The artist took a big swing at capturing the majesty of Queen lead singer Freddie Mercury, but the piece falls a little flat. It could be that it looks like the microphone is attached to an upright vacuum cleaner.

thrift store art, bad art, queen

Freddie Mercury on canvas

via Thrift Store Art

9.

David Bowie's French passport was located in a thrift store in Fort Wayne, Indiana.

thrift store art, bad art, david bowie

Ziggy Stardust sans Spiders from Mars

via Thrift Store Art

10.

The guy on top is clearly John Lennon and beneath him, Paul McCartney. But the other two don't resemble Beatles at all. It's more like John Oates from Hall and Oates and Sonny Bono. This must have been for some Monsters of Rock-themed Ice Capades show.

thrift store art, bad art, beatles

The Beatles on ice

via Thrift Store Art

11.

This is the look Willie Nelson gives people when they owe him money.

thrift store art, bad art,

A stern-looking Willie Nelson

via Thrift Store Art

12.

It's either former president Barack Obama or Moe Howard of "The Three Stooges" after a lousy round of golf.

thrift store art, bad art, obama

Obama looking super bummed out

via Thrift Store Art

13.

This painting appears to be a tribute to a dog that really needs some water.

thrift store art, bad art, dog painting

A painting of a dog panting

via Thrift Store Art

A pitbull stares at the window, looking for the mailman.


Dogs are naturally driven by a sense of purpose and a need for belonging, which are all part of their instinctual pack behavior. When a dog has a job to do, it taps into its needs for structure, purpose, and the feeling of contributing to its pack, which in a domestic setting translates to its human family.

But let’s be honest: In a traditional domestic setting, dogs have fewer chores they can do as they would on a farm or as part of a rescue unit. A doggy mom in Vancouver Island, Canada had fun with her dog’s purposeful uselessness by sharing the 5 “chores” her pitbull-Lab mix does around the house.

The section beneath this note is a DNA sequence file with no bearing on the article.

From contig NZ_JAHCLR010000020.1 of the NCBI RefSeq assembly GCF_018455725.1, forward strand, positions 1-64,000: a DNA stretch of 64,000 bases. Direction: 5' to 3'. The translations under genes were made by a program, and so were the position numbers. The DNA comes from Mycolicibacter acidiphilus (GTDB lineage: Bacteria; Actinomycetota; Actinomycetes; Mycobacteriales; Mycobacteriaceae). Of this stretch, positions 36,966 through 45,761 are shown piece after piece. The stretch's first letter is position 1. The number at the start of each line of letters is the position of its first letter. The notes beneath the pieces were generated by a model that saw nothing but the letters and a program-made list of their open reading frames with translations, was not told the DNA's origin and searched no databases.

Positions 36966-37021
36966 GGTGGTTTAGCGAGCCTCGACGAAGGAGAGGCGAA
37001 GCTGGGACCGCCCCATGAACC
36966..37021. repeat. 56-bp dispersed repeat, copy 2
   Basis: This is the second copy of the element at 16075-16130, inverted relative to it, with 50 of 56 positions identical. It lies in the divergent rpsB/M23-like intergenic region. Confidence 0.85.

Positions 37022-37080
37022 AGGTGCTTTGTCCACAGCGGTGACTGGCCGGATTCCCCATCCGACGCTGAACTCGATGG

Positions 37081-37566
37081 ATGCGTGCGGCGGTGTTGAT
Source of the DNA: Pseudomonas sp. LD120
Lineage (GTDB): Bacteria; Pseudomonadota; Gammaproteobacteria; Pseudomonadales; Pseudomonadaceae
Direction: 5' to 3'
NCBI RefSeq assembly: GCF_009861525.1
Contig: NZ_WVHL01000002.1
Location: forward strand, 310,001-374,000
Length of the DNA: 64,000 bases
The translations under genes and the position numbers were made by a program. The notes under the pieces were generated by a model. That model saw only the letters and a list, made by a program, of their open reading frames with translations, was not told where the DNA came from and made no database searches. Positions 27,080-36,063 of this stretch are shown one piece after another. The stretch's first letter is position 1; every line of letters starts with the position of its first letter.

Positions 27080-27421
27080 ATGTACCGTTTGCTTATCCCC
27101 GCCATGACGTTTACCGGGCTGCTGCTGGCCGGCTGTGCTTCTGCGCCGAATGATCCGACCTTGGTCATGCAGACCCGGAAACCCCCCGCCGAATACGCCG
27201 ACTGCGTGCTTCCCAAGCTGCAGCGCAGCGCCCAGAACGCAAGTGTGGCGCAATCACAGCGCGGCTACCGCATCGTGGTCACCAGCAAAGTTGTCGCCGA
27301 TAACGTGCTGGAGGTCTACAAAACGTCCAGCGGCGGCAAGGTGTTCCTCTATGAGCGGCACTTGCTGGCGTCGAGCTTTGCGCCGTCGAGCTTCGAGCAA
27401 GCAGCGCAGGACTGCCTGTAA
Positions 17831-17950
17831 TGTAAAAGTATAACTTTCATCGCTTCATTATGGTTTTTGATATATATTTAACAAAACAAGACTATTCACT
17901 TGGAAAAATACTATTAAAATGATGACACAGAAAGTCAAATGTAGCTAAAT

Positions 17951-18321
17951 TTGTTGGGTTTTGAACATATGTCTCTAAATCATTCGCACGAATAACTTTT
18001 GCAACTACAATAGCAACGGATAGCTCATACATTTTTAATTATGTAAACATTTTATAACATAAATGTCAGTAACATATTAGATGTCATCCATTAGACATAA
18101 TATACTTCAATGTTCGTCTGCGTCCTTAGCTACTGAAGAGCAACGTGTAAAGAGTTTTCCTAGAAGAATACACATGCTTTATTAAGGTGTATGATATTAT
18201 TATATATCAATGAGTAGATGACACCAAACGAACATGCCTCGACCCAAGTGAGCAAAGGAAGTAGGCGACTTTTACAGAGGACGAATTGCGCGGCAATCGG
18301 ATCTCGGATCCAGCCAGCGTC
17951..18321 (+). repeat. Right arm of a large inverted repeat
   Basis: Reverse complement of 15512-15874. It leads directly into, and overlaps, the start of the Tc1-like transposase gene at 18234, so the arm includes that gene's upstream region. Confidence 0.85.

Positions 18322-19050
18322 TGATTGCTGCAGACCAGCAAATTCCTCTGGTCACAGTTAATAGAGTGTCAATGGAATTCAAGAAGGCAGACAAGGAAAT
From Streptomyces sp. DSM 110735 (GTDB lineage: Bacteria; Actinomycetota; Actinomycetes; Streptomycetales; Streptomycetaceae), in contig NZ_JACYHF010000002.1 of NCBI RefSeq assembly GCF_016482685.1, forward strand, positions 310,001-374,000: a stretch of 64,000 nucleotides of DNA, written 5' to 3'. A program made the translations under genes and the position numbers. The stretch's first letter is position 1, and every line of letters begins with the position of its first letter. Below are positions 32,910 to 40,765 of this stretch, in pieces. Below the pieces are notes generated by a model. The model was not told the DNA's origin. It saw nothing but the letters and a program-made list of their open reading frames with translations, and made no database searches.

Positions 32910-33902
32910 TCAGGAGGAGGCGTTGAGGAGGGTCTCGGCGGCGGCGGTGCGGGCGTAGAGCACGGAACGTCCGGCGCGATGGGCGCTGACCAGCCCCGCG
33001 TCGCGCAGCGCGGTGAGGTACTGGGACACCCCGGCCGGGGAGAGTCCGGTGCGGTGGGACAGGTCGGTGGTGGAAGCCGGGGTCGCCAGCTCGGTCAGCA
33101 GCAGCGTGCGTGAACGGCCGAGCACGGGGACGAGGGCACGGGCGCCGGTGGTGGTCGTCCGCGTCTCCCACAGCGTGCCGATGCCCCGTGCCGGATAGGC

Keep ReadingShow less
Representative Image from Canva

Let's not curse any more children with bad names, shall we?

Some parents have no trouble giving their children perfectly unique, very meaningful names that won’t go on to ruin their adulthood. But others…well…they get an A for effort, but might want to consider hiring a baby name professional.

Things of course get even more complicated when one parent becomes attached to a name that they’re partner finds completely off-putting. It almost always leads to a squabble, because the more one parent is against the name, the more the other parent will go to bat for it.

This seemed to be the case for one soon-to-be mom on the Reddit AITA forum recently. Apparently, she was second-guessing her vehement reaction to her husband’s, ahem, avant garde baby name for their daughter, which she called “the worst name ever.”

But honestly, when you hear this name, I think you’ll agree she was totally in the right.

Keep ReadingShow less

An English doctor named Edward Jenner took incredible risks to try to rid his world of smallpox. Because of his efforts and the efforts of scientists like him, the only thing between deadly diseases like the ones below and extinction are people who refuse to vaccinate their kids. Don't be that parent.